Gov. Jerry Brown’s veto of the Trust Act late Sunday raised some interesting questions. Brown said he supported the goal of the bill, site which would have set some limits on a controversial federal immigration enforcement program. But the governor said he could not support the Trust Act because of a fatal flaw that would have required police to release some immigrants who may be involved in serious crimes, site such as child abuse or s, s before they were taken into custody by the Department of Homeland Security. Whether Brown’s concern is valid is up for debate. Some advocates say those immigrants with serious criminal histories or facing serious charges would not be protected by the Trust Act and would remain in custody. Under the now-vetoed bill, police would have detained only those immigrants for federal officials who were convicted or accused of serious offenses; it required that all others be released.
This year’s legislative battle over immigration seemed to come to a draw when Gov. Jerry Brown signed one key bill but vetoed another. Immigration rights advocates, however, said Monday that the political give-and-take was largely an illusion. They lost. The bill that Brown signed, which lets some young immigrants have driver’s licenses, allows nothing beyond what is permitted under a new federal program granting a two-year reprieve from deportation. But the bill that Brown vetoed — the Trust Act — was among the most closely watched pieces of immigration legislation in the country. It would have barred local law enforcement officials from cooperating with federal authorities in detaining suspected illegal immigrants, except in the cases of serious or violent crime.
El veto del gobernador de California Jerry Brown al proyecto de ley TRUST, que hubiera limitado la cooperación de la policía local al programa federal Comunidades Seguras, ha logrado que sus usuales amigos en las agrupaciones proinmigrantes lo llamen traidor y que tradicionales críticos, como la organización antiinmigrante FAIR, lo elogien calurosamente. “El veto del gobernador es una rara victoria para los ciudadanos amantes de la ley sobre el poderoso ‘lobby’ (cabildeo) de los protectores de los ilegales”, dijo Dan Stein de FAIR, organización que lucha contra cualquier semblanza de reforma migratoria. “Por una vez, el sentido común ha prevalecido sobre un acto sin consciencia de la Legislatura que hubiera puesto en peligro la seguridad pública de California”. Para Pablo Alvarado, director de la Red Nacional de Jornaleros (NDLON), el veto de Brown al proyecto de ley AB1081 fue una “traición” a los grupos proinmigrantes y latinos que lo han apoyado en sus campañas.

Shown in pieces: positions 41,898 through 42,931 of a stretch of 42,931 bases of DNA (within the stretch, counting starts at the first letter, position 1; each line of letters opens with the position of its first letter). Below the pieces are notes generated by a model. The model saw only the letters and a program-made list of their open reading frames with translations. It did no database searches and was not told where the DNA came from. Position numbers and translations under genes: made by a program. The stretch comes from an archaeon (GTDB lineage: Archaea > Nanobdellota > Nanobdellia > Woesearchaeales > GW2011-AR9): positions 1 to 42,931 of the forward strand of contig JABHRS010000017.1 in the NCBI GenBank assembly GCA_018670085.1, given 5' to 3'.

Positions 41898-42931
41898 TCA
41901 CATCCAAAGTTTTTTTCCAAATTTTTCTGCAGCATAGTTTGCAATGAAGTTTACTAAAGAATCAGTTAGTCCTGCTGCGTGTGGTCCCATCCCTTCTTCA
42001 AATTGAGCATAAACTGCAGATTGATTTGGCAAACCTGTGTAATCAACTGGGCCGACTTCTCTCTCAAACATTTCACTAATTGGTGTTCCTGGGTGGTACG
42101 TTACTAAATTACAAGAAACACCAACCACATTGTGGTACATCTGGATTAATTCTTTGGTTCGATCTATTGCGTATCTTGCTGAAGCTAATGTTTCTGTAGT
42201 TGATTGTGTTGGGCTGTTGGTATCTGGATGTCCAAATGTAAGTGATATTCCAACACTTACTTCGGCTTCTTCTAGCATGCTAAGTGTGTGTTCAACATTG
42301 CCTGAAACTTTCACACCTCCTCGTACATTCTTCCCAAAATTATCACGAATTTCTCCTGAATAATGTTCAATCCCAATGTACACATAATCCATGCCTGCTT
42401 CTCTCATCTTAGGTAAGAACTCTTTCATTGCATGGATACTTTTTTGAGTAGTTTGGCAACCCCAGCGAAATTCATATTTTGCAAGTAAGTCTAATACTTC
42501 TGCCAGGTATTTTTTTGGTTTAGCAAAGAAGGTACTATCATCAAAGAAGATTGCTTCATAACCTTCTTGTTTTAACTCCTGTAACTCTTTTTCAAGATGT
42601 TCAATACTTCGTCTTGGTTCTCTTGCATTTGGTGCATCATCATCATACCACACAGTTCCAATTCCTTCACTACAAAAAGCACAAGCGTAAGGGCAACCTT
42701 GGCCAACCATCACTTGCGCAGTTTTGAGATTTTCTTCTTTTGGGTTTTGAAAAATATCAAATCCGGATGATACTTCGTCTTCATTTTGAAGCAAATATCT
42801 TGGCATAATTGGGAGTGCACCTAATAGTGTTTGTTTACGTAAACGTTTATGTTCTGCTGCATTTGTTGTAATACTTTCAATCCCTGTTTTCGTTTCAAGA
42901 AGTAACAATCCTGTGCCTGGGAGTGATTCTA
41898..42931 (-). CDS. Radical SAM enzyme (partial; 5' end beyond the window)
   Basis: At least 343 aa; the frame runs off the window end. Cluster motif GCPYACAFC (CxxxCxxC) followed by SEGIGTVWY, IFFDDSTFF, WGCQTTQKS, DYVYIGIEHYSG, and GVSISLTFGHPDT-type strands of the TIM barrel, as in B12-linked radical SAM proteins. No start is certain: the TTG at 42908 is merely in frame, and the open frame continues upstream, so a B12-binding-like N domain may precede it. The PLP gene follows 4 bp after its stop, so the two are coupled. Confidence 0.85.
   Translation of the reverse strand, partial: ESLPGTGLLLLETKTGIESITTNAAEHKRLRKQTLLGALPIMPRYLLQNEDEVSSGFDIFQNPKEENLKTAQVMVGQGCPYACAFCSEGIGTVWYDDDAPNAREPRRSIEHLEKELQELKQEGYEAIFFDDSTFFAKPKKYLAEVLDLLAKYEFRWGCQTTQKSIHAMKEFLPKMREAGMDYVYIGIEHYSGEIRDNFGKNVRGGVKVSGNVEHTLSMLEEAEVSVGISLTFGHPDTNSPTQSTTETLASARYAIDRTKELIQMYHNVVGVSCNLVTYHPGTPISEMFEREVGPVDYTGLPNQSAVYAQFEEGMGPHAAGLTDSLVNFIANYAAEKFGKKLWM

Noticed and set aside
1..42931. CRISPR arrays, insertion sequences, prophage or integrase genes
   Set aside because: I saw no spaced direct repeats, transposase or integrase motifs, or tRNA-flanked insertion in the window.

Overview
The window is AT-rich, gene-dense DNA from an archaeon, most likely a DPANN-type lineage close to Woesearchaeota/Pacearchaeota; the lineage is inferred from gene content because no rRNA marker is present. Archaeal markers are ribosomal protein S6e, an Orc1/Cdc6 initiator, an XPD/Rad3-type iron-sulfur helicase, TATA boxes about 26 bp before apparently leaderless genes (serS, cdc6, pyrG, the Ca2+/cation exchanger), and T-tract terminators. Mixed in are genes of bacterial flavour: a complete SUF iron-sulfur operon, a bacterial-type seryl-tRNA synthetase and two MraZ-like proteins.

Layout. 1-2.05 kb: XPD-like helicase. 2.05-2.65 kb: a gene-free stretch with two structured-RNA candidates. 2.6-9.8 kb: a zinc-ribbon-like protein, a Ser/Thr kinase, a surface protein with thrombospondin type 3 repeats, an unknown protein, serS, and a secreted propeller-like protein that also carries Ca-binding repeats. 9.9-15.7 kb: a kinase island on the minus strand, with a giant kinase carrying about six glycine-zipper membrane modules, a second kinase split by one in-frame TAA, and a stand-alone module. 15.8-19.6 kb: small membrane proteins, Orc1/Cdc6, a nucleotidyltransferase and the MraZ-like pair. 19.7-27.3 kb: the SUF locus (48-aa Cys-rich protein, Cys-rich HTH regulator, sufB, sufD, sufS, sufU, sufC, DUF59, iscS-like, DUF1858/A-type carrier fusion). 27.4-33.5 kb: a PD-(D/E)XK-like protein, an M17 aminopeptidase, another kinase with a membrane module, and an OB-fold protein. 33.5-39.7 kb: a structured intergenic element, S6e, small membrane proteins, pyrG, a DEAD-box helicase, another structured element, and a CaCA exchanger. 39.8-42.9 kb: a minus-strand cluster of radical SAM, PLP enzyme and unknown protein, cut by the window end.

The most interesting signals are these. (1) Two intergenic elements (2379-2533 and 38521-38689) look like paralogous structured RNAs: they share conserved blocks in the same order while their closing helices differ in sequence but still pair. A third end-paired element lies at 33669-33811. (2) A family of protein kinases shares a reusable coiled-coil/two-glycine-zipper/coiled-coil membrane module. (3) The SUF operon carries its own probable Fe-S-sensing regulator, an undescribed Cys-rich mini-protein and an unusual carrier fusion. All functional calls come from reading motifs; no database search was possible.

California Gov. Jerry Brown vetoed a bill late Sunday to make California the “anti-Arizona” on immigration enforcement, after a long fight that took the bill into the national spotlight as a possible rebuke to a program the Obama administration has made key to its effort to remove undocumented immigrants. Brown did not announce his decision on the bill until close to midnight, Pacific time, as part of a spate of bills — including one he did sign to allow driver licenses for some young undocumented immigrants — that Brown needed to address before the end of September. Even a few hours before, advocates weren’t sure which way it would go, but in the end Brown ruled it “fatally flawed.” The TRUST Act, which was originally introduced by state Assemblyman Tom Ammiano, would have limited the state’s law enforcement’s interactions with federal immigration enforcement efforts. It specifically would have restricted California’s cooperation in the Se Communities program
It was nearly a month ago when the US Supreme Court issued its opinion in the case of Arizona vs. United States. In the decision, seek the Court ruled that most of Arizona’s SB1070 was unconstitutional because the enforcement of immigration law is a federal power, not a state power. In the wake of the SB1070 decision, most of the discussion in the immigrant rights community has revolved around Section (2)b of the law, which the media often refers to as the “show me your papers” provision. Section (2)b, the only section in question that the court let stand, requires Arizona police officers to check the immigration status of anyone they stop, detain, or arrest in their normal course of duty.